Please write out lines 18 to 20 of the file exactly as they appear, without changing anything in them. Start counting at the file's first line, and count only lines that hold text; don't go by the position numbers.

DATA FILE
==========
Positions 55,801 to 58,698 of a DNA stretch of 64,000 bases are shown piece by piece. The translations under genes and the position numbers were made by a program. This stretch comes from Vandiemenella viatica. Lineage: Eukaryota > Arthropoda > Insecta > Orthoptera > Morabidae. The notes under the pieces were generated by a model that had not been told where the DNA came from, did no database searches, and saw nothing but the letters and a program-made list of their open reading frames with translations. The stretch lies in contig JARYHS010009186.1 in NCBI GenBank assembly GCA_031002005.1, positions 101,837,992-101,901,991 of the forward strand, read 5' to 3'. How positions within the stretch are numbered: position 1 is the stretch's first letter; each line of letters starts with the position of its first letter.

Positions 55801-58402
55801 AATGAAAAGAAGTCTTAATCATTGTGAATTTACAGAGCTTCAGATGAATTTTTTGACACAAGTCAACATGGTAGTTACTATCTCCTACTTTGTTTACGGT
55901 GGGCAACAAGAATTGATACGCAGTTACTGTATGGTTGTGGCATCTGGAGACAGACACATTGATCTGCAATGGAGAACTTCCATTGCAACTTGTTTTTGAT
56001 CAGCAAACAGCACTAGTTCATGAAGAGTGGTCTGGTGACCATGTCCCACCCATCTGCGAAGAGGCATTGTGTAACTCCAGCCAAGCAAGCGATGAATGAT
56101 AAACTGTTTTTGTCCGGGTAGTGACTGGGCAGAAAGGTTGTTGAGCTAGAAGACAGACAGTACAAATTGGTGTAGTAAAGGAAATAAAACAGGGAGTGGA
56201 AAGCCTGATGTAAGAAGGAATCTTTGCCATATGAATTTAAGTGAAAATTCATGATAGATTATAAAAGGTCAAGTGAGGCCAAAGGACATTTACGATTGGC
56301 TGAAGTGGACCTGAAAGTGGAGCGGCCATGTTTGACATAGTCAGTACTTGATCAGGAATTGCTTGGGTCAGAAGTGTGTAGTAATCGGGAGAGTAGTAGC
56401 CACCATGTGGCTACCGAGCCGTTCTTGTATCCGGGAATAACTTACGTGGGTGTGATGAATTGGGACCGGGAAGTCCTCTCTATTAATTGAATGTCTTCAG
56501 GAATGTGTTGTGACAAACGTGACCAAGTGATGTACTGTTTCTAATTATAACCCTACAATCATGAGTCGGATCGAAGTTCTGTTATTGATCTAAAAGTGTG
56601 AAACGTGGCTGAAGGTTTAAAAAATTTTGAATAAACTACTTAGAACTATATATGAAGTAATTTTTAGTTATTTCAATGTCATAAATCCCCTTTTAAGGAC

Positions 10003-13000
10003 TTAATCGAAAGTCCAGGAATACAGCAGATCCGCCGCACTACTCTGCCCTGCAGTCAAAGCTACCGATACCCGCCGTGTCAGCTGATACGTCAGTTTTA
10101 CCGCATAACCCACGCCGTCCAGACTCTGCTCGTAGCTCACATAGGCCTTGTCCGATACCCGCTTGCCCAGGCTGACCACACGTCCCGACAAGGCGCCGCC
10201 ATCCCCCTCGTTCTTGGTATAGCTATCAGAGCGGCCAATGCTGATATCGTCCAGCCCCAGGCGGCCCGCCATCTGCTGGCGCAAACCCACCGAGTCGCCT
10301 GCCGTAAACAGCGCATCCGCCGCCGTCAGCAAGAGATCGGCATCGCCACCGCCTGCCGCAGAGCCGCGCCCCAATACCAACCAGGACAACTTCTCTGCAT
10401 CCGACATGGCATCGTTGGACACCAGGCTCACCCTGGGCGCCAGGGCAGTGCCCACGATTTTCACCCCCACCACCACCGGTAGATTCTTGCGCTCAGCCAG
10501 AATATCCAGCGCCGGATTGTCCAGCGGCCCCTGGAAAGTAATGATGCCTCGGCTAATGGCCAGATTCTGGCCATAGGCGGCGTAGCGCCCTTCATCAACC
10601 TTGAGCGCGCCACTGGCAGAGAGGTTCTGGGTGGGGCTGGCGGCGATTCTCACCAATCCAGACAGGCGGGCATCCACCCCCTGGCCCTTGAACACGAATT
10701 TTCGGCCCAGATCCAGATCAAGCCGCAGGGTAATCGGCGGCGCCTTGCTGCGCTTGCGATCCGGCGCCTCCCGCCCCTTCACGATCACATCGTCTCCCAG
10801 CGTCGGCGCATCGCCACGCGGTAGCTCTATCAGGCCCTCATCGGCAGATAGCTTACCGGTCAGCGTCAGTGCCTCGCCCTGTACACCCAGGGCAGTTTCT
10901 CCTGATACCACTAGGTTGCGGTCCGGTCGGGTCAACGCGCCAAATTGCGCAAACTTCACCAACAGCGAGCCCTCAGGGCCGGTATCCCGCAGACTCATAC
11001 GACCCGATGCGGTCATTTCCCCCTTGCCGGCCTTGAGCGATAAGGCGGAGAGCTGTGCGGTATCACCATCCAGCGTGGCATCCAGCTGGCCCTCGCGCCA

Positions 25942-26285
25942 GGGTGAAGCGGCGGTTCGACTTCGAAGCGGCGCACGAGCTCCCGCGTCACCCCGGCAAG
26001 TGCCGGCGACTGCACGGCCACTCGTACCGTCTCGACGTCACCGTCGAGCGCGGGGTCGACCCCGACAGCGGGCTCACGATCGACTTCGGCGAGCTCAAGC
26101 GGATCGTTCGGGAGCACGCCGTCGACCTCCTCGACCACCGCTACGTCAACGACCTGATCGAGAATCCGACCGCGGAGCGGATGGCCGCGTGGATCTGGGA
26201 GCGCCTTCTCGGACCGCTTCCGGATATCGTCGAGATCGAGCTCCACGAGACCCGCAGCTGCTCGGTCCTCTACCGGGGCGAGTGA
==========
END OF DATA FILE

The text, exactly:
10501 AATATCCAGCGCCGGATTGTCCAGCGGCCCCTGGAAAGTAATGATGCCTCGGCTAATGGCCAGATTCTGGCCATAGGCGGCGTAGCGCCCTTCATCAACC
10601 TTGAGCGCGCCACTGGCAGAGAGGTTCTGGGTGGGGCTGGCGGCGATTCTCACCAATCCAGACAGGCGGGCATCCACCCCCTGGCCCTTGAACACGAATT
10701 TTCGGCCCAGATCCAGATCAAGCCGCAGGGTAATCGGCGGCGCCTTGCTGCGCTTGCGATCCGGCGCCTCCCGCCCCTTCACGATCACATCGTCTCCCAG